IDEAS home Printed from https://ideas.repec.org/a/gok/ijdcv1/v8y2018i2p115-125.html
   My bibliography  Save this article

Arms Trade and Economic Growth Nexus in the Post 9/11 Scenario

Author

Listed:
  • Zubair, Muhammad
  • Wizarat, Shahida

Abstract

In this paper we have explored the nexus of arms trade with economic growth using a balance panel of 26 high income and upper middle income countries as the whole sample and 19 high income countries and 7 middle income countries as sub samples. Using fixed effect and random effect models after applying the appropriate diagnostic tests, our results give interesting insights. For the whole sample 26 high and upper middle income countries our results show that arms trade has a positive impact on economic growth. But for the sub samples we find that for high income countries the impact of arms trade on growth is positive, while there is no effect on upper middle income countries.

Suggested Citation

  • Zubair, Muhammad & Wizarat, Shahida, 2018. "Arms Trade and Economic Growth Nexus in the Post 9/11 Scenario," International Journal of Development and Conflict, Gokhale Institute of Politics and Economics, vol. 8(2), pages 115-125.
  • Handle: RePEc:gok:ijdcv1:v:8:y:2018:i:2:p:115-125
    as

    Download full text from publisher

    File URL: http://www.ijdc.org.in/uploads/1/7/5/7/17570463/paper_5.pdf
    Download Restriction: no

    References listed on IDEAS

    as
    1. Elkanj, Nasser & Gangopadhyay, Partha, 2014. "Why is the Middle East burning? An historical analysis of the economic causes of conflicts from 1963 to 1999," International Journal of Development and Conflict, Gokhale Institute of Politics and Economics, vol. 4(1), pages 35-48.
    2. Robert J. Barro, 1991. "Economic Growth in a Cross Section of Countries," The Quarterly Journal of Economics, Oxford University Press, vol. 106(2), pages 407-443.
    3. N. Gregory Mankiw & David Romer & David N. Weil, 1992. "A Contribution to the Empirics of Economic Growth," The Quarterly Journal of Economics, Oxford University Press, vol. 107(2), pages 407-437.
    4. Pavel Yakovlev, 2007. "Arms Trade, Military Spending, And Economic Growth," Defence and Peace Economics, Taylor & Francis Journals, vol. 18(4), pages 317-338.
    5. Benoit, Emile, 1978. "Growth and Defense in Developing Countries," Economic Development and Cultural Change, University of Chicago Press, vol. 26(2), pages 271-280, January.
    6. Ron Smith & Anthony Humm & Jacques Fontanel, 1985. "The Economics of Exporting Arms," Journal of Peace Research, Peace Research Institute Oslo, vol. 22(3), pages 239-247, September.
    7. Badi H. Baltagi & Chihwa Kao, 2000. "Nonstationary Panels, Cointegration in Panels and Dynamic Panels: A Survey," Center for Policy Research Working Papers 16, Center for Policy Research, Maxwell School, Syracuse University.
    Full references (including those not matched with items on IDEAS)

    More about this item

    Keywords

    Economic Growth; Defense; Arms trade; Net exports; fixed effect; Random effect;

    JEL classification:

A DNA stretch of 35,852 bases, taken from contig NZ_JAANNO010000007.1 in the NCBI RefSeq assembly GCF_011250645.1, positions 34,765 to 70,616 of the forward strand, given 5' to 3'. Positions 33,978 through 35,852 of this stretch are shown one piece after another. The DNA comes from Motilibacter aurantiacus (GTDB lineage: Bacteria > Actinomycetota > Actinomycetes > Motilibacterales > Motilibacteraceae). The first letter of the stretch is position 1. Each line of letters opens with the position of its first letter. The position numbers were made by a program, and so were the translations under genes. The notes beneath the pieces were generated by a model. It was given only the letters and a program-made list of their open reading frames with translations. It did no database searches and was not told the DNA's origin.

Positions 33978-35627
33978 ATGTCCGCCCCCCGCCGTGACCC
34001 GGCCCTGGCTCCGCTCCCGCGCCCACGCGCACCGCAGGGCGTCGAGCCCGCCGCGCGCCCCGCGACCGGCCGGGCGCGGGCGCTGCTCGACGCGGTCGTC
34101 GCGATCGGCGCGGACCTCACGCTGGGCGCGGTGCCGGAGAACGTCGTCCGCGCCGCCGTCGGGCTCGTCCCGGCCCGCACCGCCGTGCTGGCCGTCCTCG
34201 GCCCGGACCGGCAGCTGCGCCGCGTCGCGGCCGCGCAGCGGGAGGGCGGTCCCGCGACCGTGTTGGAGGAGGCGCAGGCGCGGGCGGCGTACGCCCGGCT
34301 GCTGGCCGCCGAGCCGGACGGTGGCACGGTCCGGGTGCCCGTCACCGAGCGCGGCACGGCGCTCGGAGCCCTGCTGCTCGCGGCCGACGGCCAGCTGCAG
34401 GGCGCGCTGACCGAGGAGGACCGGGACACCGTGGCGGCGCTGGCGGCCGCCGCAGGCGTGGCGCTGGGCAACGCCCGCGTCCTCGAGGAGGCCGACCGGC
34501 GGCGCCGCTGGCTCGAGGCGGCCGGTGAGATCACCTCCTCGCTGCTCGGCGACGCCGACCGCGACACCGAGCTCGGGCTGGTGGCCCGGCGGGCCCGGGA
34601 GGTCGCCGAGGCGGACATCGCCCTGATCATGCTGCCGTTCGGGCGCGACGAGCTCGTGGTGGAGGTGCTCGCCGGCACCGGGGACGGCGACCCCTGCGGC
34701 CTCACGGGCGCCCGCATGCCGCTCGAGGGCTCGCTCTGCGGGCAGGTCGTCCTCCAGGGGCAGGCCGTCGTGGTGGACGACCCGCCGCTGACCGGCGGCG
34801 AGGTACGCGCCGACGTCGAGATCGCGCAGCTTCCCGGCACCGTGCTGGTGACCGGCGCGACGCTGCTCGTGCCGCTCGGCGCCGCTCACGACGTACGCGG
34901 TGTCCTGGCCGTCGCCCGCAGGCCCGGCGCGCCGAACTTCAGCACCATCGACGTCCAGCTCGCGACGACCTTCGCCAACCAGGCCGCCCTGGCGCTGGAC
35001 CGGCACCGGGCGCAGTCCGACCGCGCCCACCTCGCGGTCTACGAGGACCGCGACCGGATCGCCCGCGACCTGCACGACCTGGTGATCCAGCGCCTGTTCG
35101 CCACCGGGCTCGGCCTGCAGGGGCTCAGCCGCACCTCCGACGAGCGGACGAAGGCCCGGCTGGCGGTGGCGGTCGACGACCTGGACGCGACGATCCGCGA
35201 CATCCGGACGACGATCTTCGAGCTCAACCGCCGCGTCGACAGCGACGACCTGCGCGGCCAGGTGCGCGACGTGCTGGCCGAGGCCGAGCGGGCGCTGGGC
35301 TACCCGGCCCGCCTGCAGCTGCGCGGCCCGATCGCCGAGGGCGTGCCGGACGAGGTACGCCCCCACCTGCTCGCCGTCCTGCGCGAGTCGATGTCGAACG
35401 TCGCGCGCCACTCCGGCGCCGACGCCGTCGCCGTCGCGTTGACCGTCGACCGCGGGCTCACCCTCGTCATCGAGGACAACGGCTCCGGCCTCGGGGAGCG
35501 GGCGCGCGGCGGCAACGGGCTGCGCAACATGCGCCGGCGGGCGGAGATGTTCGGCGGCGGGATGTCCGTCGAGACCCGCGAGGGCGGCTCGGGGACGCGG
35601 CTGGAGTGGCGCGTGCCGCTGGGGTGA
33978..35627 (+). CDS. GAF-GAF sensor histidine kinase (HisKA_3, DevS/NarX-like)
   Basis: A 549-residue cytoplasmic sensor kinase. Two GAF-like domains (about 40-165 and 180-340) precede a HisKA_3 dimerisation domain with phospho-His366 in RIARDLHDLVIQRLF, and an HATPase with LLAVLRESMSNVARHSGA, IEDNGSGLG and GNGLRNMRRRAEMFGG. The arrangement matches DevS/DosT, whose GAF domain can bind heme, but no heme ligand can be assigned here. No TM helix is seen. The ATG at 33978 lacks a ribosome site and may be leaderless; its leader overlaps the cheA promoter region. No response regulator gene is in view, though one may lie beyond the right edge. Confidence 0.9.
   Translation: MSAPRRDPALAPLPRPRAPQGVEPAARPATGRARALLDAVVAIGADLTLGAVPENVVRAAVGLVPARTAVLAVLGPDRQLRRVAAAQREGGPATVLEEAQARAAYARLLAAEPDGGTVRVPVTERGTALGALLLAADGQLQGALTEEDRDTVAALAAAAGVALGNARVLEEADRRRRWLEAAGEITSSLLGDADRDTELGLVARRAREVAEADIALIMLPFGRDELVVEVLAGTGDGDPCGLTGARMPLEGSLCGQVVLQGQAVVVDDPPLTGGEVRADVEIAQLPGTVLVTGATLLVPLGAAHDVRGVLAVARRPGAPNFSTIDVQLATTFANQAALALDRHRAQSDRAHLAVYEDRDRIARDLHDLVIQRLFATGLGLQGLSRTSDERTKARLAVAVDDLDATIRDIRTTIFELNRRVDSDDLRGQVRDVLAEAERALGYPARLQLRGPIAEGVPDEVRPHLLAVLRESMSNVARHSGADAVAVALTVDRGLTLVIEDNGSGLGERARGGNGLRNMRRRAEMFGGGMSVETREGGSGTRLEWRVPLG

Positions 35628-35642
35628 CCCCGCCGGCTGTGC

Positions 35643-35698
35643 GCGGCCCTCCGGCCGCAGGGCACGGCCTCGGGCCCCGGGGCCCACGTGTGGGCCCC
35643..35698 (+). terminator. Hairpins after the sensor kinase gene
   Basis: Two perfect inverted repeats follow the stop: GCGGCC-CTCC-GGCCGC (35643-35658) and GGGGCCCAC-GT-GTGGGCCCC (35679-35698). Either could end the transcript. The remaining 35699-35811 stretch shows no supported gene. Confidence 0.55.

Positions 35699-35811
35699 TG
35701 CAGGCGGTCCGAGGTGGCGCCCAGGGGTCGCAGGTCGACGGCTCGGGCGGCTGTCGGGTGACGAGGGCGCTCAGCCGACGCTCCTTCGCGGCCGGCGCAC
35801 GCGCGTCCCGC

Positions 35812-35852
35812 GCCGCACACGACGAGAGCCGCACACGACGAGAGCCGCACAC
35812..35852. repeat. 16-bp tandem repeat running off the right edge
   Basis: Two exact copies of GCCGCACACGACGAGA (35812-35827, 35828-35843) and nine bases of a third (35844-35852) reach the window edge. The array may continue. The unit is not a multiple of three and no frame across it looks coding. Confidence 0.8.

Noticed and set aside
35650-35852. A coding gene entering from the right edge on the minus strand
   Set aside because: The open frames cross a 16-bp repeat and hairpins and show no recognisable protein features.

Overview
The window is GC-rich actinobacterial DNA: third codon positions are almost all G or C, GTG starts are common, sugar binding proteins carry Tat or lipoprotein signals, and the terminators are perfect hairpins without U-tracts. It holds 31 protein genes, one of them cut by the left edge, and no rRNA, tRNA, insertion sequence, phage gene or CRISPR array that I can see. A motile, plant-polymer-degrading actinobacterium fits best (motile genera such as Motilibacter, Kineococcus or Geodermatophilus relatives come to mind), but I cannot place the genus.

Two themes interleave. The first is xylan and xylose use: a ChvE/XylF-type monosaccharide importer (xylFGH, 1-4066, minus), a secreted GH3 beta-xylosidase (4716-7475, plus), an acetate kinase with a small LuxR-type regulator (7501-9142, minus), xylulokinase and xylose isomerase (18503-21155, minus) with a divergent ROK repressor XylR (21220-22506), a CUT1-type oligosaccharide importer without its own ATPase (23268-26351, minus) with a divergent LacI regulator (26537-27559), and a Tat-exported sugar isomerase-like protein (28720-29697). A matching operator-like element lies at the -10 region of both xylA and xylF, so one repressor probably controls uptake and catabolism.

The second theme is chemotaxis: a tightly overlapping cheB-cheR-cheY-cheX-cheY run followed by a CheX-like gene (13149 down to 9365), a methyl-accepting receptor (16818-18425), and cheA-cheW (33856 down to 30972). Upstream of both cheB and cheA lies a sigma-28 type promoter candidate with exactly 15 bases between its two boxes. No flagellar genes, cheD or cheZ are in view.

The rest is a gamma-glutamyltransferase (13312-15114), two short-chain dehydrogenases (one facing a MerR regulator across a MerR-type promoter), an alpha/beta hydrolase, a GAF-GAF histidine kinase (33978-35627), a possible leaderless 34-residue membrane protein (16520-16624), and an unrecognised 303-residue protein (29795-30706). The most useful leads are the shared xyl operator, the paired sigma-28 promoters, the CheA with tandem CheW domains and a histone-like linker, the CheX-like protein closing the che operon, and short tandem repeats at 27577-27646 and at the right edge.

• O30 - Economic Development, Innovation, Technological Change, and Growth - - Innovation; Research and Development; Technological Change; Intellectual Property Rights - - - General
    • O38 - Economic Development, Innovation, Technological Change, and Growth - - Innovation; Research and Development; Technological Change; Intellectual Property Rights - - - Government Policy
    • H50 - Public Economics - - National Government Expenditures and Related Policies - - - General
    • H56 - Public Economics - - National Government Expenditures and Related Policies - - - National Security and War

    Statistics

    Access and download statistics

    Corrections

    All material on this site has been provided by the respective publishers and authors. You can help correct errors and omissions. When requesting a correction, please mention this item's handle: RePEc:gok:ijdcv1:v:8:y:2018:i:2:p:115-125. See general information about how to correct material in RePEc.

    For technical questions regarding this item, or to correct its authors, title, abstract, bibliographic or download information, contact: (). General contact details of provider: http://edirc.repec.org/data/gipepin.html .

    If you have authored this item and are not yet registered with RePEc, we encourage you to do it here. This allows to link your profile to this item. It also allows you to accept potential citations to this item that we are uncertain about.

    If CitEc recognized a reference but did not link an item in RePEc to it, you can help with this form .

    If you know of missing items citing this one, you can help us creating those links by adding the relevant references in the same way as above, for each refering item. If you are a registered author of this item, you may also want to check the "citations" tab in your RePEc Author Service profile, as there may be some citations waiting for confirmation.

    Please note that corrections may take a couple of weeks to filter through the various RePEc services.

    IDEAS is a RePEc service hosted by the Research Division of the Federal Reserve Bank of St. Louis . RePEc uses bibliographic data supplied by the respective publishers.